the dry season and establish itself. 

Apart from the two classes of soil mentioned, however, the tree is also 
frequently found on other types of soil, for example over large stretches of 
country on alluvial loam in the plains of northern India, on loamy soil in the 
Peninsula, and in tank beds in the Madras Presidency. In any type of soil, 
however, it is essential that there should be a sufficient degree of permanent 

1 For. Flora Bombay, i. 482. 



ACACIA 421 

moisture in the soil and subsoil, for in this respect the babul is exacting. 
Shallow soils with underlying sheet rock or beds of kankar have a stunting 
effect : on such ground the kauria usually replaces the telia variety where 
both occur, and the same applies to saline soils. The capacity of the babul 
for existing on saline soils appears to depend on the presence of a considerable 
amount of moisture in the soil. In Sind it cannot exist for any length of 
time on saline soil, but here this soil denotes a failing water-supply, a condition 
which is unsuitable for the growth of the tree in the dry climate of Sind. In 
Berar, according to Mr. Shrinivasulu Nayadu,^ ' the existence of soda salts to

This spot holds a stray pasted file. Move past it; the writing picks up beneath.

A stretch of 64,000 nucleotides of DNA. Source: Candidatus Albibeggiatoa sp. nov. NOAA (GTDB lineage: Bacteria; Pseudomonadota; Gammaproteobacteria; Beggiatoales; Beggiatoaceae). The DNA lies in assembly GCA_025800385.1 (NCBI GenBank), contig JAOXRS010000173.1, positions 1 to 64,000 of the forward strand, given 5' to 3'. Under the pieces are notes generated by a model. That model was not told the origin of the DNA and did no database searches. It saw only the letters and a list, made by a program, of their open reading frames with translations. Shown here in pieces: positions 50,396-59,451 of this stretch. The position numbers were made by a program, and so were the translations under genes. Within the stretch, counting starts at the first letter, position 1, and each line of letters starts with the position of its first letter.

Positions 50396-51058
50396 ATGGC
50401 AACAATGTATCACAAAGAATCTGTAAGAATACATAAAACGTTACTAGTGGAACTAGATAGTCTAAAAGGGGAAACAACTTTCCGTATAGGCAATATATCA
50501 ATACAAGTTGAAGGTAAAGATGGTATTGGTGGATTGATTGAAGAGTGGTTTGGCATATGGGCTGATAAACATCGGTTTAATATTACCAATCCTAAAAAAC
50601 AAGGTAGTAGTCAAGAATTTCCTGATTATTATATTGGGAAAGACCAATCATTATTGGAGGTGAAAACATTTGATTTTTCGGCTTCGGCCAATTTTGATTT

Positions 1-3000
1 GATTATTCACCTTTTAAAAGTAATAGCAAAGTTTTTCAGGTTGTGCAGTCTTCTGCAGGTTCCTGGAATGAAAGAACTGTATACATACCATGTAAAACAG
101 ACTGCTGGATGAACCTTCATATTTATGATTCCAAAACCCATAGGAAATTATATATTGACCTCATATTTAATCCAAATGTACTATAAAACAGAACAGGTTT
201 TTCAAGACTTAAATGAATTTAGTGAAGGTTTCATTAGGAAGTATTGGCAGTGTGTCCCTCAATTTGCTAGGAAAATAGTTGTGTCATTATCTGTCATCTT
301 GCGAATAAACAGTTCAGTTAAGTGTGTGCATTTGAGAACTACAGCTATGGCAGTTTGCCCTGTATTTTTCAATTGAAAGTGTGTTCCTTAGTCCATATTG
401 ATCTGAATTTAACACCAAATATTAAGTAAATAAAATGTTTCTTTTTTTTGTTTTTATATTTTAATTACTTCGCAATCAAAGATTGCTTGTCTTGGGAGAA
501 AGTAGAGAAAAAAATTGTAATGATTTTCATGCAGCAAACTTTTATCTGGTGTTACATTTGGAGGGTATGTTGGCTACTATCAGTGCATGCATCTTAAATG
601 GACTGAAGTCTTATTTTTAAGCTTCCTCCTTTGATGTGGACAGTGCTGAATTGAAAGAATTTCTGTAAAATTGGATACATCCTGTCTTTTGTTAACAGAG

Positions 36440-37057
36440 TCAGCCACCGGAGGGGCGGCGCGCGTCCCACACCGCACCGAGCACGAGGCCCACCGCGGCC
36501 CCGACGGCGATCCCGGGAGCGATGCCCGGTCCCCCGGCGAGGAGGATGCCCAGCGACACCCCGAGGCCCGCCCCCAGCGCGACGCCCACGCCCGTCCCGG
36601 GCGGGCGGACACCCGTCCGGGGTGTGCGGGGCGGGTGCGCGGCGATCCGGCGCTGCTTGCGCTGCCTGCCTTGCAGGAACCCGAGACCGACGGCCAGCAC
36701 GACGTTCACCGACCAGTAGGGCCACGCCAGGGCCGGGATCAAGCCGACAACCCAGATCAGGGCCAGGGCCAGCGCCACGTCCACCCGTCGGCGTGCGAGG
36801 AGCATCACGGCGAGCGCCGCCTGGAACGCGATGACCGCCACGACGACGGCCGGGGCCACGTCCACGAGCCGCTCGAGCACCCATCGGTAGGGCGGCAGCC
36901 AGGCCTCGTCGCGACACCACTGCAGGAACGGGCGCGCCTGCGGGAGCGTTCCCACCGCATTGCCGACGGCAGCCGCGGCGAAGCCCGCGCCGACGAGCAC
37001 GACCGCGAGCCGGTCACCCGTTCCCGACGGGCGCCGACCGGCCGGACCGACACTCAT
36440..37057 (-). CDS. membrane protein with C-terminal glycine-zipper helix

a large extent in the soil favours the growth of babul and its few associates 
to the exclusion of other trees.' Many of the saline tracts, however, are on 
the alluvium along the Purna river, where there is a considerable amount of 
moisture in the soil. That the babul can actually flourish in salt water, and 
that absence of soil moisture rather than salinity is probably the main reason 
for its failure to grow on dry saline soils, is indicated from the following quota- 
tion from the Madras Forest Report for 1909-10 : ' The experiments conducted 
in Lower Godavari and Kistna for promoting babul growth on the saline soils 
have not been successful, but inspection showed precisely the defects. In 
Lower Godavari the area was blank ; it was evident that the water ran off 
almost at once. In Kistna the area was on a slope, the upper part blank, 
the lower part and hollows filled with babul seedlings, some of which, only 
one or two years old, were 5 ft. or 6 ft. high. It is evident, then, that if the 
water can be retained for some time, until the roots reach moisture level, 
babul will succeed. Nor is fresh water necessary below, for babul was found 
flourishing with its roots in perfectly salt water creeks.' The same is observable 
along brackish creeks near Bombay, where the tree is seen in close proximity 
to mangrove species. 

Type of forest. Acacia arahica is a typically gregarious tree, forming